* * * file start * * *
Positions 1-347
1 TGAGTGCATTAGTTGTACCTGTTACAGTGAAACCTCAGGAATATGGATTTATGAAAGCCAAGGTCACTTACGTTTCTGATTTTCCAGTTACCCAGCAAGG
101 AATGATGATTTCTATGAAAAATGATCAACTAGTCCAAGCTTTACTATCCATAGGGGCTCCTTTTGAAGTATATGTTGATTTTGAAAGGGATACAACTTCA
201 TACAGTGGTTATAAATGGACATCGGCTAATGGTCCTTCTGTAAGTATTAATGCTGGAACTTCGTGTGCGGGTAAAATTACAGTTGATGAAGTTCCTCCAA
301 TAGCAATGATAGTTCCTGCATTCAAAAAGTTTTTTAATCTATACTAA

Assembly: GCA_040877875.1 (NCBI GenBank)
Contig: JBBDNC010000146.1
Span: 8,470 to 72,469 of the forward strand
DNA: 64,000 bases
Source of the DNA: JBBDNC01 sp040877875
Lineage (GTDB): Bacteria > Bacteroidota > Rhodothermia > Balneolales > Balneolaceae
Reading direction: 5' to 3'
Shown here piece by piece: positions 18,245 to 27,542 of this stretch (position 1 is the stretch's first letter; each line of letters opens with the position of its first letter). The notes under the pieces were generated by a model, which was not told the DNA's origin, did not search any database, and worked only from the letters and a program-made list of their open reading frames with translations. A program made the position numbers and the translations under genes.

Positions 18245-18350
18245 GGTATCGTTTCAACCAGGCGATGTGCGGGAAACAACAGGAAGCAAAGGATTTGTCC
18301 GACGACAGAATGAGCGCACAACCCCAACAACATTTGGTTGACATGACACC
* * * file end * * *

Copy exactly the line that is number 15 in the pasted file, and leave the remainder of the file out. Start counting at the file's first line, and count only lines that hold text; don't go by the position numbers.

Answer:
18245 GGTATCGTTTCAACCAGGCGATGTGCGGGAAACAACAGGAAGCAAAGGATTTGTCC